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The Amazing, Tragic, Iconic and Surprising Legacy of the 1996 Olympic Games

In the summer of 1996, all eyes were on Georgia for the greatest sports event on Earth. Twenty years after hosting the Centennial Olympic Games, how has its legacy changed the state?

andrewjnilsen.com

Twenty years ago this month, Atlanta pulled off an amazing feat of hospitality, economic development, infrastructure improvements, civic pride and just plain fun that some folks weren’t actually sure would happen right up until the start of the Opening Ceremony.

It was a two-week period that brought the world to the South, when the city hosted the Centennial Olympic Games, July 19 through Aug. 4, 1996. The event puts Atlanta in the elite company of only three cities in the U.S. (St. Louis in 1904 and Los Angeles in 1932 and 1984) and among some of the great cities in the world – London, Tokyo, Beijing and, of course, the cradle of the Olympics, Athens (the one in Greece, not Georgia).

But, 20 years removed, as we emerge from a recession, as we continue to deal with transportation issues, as we see a generation too young to remember the Games that made their mark on Atlanta come of age, does it still matter that we hosted the greatest sporting event in the world?

Absolutely, says everyone who was interviewed for this story. But to understand the ways it still matters, a brief history lesson – or trip down memory lane, if you lived in Georgia during the Centennial Olympic Games – is in order.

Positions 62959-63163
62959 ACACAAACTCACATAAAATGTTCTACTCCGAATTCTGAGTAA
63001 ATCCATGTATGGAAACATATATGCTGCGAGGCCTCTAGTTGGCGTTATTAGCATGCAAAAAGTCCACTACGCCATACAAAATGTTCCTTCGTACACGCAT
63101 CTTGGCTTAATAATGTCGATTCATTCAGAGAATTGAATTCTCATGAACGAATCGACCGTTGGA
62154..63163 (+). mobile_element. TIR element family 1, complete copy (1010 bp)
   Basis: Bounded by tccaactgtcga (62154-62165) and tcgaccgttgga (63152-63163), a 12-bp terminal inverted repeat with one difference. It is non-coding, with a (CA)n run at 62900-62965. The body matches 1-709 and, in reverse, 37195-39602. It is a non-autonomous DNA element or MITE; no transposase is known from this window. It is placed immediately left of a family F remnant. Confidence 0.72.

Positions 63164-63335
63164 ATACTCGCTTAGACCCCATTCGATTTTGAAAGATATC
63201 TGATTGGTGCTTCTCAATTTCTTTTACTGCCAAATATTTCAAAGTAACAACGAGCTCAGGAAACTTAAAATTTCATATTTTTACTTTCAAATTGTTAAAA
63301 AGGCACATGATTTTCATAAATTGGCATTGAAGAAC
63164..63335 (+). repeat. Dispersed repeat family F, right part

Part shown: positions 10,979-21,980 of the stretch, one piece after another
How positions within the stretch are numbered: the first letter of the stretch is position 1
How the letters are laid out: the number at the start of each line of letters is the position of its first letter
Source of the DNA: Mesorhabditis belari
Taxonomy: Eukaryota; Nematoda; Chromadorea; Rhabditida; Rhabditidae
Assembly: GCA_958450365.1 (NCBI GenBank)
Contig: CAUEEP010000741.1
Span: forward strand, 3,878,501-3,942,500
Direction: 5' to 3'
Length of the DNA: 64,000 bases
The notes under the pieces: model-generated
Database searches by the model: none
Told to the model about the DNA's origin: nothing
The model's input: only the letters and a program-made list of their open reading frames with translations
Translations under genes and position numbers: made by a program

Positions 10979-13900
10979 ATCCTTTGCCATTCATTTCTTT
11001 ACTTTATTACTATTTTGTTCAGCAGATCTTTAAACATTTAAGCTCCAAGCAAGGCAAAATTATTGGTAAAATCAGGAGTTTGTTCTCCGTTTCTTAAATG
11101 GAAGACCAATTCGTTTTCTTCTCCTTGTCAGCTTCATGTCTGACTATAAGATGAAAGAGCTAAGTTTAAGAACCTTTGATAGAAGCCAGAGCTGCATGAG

Let the Games Begin

Billy Payne, the father of the Atlanta Olympics, says he was standing in church talking to the congregation about their new sanctuary – Payne chaired the fundraising committee for the structure. The congregants were excited and happy to be worshipping in their new home, and Payne wanted that good feeling, brought on by coming together for a larger purpose, to go on. The time was right, he thought, for Atlanta to pursue the Olympics – that was 1987. It wasn’t long before he and the Atlanta Committee for the Olympic Games (ACOG) were off and running.

Atlanta was an underdog from the beginning. The U.S. had just hosted the Olympics in 1984 in Los Angeles; Athens (Greece, again) was the odds-on favorite to win the Centennial Games. Not to mention that at that time Atlanta was a Southern town people outside the U.S. had almost uniformly never heard of. But Payne and his crew of committed fundraisers and cheerleaders changed all that. They glad-handed, schmoozed, begged, borrowed and ultimately brought us the world.

When you ask Payne what he remembers most fondly about that period, it’s not the dignitaries, athletes, fundraising, fine dining and all that went along with pitching the city. No, he thinks just a moment, then says that on a grand scale, what he remembers most is the way the people of Atlanta and Georgia came together to get the work – and there was plenty of it – done for the bid process and the Olympics.